Turkey will mark on Sunday the 101st anniversary of the Gallipoli naval battle of World War I that stopped an Allied invasion of the Ottoman Empire and paved the way for the Turkish War of Independence. Officially known as Day of Martyrs and Çanakkale Sea Victory, the day will be marked with high-profile events.
The Ottoman Empire, which allied with Germany and Austria-Hungary in World War I, faced a major push from Allied forces seeking to control the Dardanelles, the gateway to Istanbul, which was then the capital of the Ottoman Empire, and the Black Sea from the Aegean and Mediterranean Seas. In February 1915, the British and French navies launched a massive attack on the strait, and the primary assault began on March 18, 1915. When battleships failed to seize the strait, the Allies dispatched troops that landed on the Gallipoli Peninsula in April 1915. This campaign failed as well, with heavy casualties sustained on both sides. The Allies' total casualties amounted to 46,000 soldiers and the Ottoman forces' casualties were 65,000, according to Turkish sources, although the exact number of casualties is still unknown.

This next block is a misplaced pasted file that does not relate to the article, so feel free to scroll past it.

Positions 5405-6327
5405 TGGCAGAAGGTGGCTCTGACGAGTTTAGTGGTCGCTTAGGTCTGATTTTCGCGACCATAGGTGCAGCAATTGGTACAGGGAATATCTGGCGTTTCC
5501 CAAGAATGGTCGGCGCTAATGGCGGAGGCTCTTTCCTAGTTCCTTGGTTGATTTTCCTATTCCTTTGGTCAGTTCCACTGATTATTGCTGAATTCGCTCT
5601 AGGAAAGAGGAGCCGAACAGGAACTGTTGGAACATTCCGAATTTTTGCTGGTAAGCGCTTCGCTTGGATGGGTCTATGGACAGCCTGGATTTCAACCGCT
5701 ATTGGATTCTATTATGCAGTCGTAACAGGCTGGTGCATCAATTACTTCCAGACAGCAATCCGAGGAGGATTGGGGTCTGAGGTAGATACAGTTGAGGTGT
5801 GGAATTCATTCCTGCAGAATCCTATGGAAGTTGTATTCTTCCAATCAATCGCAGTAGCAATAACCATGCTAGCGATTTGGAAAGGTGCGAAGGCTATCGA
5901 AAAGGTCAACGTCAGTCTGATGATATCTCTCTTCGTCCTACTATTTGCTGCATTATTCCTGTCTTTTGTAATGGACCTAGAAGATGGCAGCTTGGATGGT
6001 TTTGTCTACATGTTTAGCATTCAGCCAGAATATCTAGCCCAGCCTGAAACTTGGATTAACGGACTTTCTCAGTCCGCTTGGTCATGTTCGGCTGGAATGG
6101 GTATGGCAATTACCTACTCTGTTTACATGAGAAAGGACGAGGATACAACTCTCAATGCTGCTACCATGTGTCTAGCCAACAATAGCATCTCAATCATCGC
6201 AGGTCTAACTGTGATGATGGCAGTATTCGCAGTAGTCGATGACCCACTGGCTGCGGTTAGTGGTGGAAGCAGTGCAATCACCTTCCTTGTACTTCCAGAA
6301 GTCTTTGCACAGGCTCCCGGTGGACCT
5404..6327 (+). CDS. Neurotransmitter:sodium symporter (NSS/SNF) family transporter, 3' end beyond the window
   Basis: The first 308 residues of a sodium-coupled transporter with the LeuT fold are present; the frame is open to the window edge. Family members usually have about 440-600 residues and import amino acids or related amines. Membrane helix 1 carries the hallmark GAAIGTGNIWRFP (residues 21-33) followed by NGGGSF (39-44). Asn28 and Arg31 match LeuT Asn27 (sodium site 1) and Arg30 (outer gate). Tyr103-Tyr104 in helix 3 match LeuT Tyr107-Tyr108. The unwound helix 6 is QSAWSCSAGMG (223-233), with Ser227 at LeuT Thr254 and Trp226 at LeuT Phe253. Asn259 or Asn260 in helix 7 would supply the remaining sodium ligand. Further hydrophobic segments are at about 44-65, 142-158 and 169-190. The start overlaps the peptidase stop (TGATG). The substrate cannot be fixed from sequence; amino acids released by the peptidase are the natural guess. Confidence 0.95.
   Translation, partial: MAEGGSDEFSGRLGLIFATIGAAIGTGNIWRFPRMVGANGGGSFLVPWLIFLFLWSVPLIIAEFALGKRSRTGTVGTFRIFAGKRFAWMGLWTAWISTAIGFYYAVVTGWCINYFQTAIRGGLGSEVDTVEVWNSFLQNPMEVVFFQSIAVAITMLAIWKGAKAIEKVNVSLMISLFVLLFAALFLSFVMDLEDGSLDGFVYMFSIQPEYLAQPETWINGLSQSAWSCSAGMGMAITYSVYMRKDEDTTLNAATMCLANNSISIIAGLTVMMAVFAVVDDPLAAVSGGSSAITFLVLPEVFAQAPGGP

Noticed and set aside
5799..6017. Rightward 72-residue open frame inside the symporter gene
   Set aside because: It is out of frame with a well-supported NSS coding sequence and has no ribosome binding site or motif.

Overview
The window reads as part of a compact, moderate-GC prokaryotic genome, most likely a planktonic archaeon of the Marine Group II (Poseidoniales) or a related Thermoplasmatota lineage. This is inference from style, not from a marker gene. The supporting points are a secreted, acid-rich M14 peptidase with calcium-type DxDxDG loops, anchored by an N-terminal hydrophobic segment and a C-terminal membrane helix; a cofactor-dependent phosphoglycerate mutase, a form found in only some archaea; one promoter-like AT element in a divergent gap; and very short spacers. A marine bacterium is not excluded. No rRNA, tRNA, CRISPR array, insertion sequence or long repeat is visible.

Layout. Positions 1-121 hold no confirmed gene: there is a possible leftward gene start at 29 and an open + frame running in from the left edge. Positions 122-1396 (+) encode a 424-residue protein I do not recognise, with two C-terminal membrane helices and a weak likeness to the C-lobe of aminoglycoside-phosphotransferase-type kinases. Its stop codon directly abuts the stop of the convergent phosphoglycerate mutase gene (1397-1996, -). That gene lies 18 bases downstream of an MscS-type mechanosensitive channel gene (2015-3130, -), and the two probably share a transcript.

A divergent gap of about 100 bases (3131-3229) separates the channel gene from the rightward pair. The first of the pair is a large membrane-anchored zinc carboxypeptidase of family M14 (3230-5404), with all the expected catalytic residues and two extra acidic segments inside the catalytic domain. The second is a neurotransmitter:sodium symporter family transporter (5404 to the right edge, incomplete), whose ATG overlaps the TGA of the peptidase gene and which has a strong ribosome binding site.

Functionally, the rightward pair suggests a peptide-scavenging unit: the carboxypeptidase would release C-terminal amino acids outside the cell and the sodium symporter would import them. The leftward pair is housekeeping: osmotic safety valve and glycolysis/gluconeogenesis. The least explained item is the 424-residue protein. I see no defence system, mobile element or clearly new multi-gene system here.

The fierce campaign remembered as the Battle of Gallipoli - Gelibolu in Turkish - is located in Çanakkale and was the last major success fo4r the Ottoman army, which was rapidly heading to an inevitable collapse in the midst of the world war dealing a blow to the already crumbling empire reduced to the current borders of Turkey from a region-wide empire. The victory of the Ottoman army boosted the morale of the empire, and although it did not stop the eventual invasion of the country, it inspired the War of Independence led by Mustafa Kemal Atatürk, the founder of the Republic of Turkey, who was a commander in the Gallipoli battle. A mobilized public taking up arms managed to stave off advancing Greek forces four years after the battle and Turks finally regained independence after treaties for the withdrawal of invading forces in 1921 and 1923.
A series of events will be held today at the site of the battle, which is now a memorial ground and home to the graves of the thousands who died fighting. The country's senior leaders, including President Recep Tayyip Erdoğan, are expected to attend the ceremonies. Wreaths will be laid at the Monument of Martyrs on Gelibolu Peninsula and the public will visit the graves of soldiers who flocked from many parts of the Ottoman Empire to fight. The Turkish military will stage a parade of troops and naval vessels while Turkish Stars, the Army's aerobatics team, will perform for the occasion.